One of the most powerful sections of the documentary involved describing Baldwin’s own educational journey, starting with his elementary schooling. If I recall, this section of the film fell under the title “Heroes.” In my elementary experience, I was one of few Mexican American children at my school. Reflecting back, I believe I was one of maybe two or three Mexican American boys. My childhood is filled with very vivid accounts of how I was different in the school. Through my young eyes, I did not see these experiences as anything but unfamiliarity with my culture. As adult, I see these many experiences as reflections of how U.S. society has always treated minoritized communities, especially in schools. One of the most powerful quotes I made note of in my viewing was Baldwin thoughts on the educational experience of many young students of color during pre-Civil Rights: “segregation starts once you go through the schoolhouse door.” When I heard this, I immediately visualized my own self going through various school doors where this occurred. Once I entered spaces of learning where I wasn’t visible, the segregation immediately occurred. As an elementary learner, I looked different than my classmates. As a junior high student, I was denied my love of reading due to my slurred speech. As a high school student, I was subjugated to the silly social group divisions – the “preps”, the jocks, the stoners, and the band nerds – most of these based on family income status. As a college student, it was all of these combined. Each educational setting I have entered has been one where I am reminded that I have to do extra just to succeed.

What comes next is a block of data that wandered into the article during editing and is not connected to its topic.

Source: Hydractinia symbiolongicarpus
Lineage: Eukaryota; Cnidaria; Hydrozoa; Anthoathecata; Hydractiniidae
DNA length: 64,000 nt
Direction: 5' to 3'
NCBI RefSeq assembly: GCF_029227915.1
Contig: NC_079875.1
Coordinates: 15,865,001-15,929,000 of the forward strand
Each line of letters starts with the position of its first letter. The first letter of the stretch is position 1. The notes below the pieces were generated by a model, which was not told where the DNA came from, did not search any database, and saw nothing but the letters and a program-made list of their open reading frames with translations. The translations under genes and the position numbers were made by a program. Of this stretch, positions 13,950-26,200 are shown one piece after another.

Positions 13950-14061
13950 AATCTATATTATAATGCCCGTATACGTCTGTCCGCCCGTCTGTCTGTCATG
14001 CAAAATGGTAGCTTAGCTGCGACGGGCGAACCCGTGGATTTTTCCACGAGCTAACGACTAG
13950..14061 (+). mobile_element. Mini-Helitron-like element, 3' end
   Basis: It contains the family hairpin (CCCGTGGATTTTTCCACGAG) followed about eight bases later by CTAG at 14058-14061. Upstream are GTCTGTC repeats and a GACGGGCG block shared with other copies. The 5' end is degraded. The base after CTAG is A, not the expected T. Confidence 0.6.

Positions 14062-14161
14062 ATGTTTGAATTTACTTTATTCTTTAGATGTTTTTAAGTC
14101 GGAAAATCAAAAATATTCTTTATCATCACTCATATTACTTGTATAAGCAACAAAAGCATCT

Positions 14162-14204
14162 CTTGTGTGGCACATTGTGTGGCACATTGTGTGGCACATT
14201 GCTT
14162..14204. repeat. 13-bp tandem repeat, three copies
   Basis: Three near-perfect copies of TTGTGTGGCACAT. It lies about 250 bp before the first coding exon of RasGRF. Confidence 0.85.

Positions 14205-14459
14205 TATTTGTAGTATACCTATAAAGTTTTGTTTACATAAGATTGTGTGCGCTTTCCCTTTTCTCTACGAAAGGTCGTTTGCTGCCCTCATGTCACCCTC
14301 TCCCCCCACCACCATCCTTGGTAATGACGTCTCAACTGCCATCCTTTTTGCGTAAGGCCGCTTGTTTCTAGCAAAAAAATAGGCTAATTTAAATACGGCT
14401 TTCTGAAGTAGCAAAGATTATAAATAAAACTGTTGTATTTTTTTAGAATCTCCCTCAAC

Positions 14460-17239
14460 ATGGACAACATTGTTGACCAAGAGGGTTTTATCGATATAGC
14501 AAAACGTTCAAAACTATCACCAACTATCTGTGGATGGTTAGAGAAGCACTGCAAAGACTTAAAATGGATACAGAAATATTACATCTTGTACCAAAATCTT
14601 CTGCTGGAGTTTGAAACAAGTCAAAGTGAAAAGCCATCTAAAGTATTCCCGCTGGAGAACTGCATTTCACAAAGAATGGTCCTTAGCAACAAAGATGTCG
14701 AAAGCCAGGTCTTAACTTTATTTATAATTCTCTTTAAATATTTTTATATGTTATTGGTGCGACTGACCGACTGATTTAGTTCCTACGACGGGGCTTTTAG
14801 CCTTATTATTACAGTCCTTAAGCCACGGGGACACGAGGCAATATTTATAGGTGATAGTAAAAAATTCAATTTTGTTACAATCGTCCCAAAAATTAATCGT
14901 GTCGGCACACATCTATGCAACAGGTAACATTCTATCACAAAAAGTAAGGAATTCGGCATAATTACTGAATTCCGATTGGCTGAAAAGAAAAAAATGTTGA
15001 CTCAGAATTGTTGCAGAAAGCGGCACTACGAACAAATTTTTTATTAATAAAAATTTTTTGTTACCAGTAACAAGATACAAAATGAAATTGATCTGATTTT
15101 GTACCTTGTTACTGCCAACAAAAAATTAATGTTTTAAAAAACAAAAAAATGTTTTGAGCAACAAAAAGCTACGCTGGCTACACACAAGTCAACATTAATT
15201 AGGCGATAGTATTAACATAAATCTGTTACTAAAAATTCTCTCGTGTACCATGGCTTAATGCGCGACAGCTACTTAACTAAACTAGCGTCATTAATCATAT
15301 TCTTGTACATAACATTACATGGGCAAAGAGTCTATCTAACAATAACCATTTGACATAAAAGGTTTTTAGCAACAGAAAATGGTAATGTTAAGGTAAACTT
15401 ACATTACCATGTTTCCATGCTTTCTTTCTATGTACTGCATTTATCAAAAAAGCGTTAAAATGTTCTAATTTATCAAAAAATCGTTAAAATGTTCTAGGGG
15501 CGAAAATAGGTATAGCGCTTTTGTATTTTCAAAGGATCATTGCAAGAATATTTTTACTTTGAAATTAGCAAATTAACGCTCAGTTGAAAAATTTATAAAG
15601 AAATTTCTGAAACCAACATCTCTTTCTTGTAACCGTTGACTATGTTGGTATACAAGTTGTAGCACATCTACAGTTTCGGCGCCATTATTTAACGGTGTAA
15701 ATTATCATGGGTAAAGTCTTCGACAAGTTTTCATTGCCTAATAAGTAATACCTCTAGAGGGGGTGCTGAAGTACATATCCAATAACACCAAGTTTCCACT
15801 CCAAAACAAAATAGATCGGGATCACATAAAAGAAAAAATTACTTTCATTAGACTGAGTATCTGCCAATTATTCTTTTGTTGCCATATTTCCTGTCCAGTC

What if James Baldwin was part of my college development in 1987? Using the documentary as a frame of reference, I believe he would have provided validation on how I felt as a person of color in U.S. society at that time. My constant feeling of feeling like a “stranger” whenever I went to school – a place I deeply loved – matched Baldwin’s thoughts writing as a Black man living in a deeply divided United States. His keen observations of how we see each other (especially through Hollywood films) and ability to write about his experiences through powerful analogies (for example, describing Sunday services as “the most segregated hour in America”) would have been powerful guideposts to direct me in further understand my own understanding of who I was as a college student.